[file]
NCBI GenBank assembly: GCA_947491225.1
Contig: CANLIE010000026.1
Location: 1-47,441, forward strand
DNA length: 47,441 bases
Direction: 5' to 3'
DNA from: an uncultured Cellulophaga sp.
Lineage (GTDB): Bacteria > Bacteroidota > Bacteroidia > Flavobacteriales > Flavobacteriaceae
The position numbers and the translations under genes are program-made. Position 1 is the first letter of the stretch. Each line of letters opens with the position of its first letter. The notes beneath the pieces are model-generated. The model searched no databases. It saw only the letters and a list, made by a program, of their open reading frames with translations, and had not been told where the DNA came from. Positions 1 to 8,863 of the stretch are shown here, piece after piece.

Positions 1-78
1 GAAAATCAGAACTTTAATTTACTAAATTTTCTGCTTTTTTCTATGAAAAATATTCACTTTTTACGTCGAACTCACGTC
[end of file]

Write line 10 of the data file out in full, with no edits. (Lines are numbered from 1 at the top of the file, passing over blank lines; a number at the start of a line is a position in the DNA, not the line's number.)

1 GAAAATCAGAACTTTAATTTACTAAATTTTCTGCTTTTTTCTATGAAAAATATTCACTTTTTACGTCGAACTCACGTC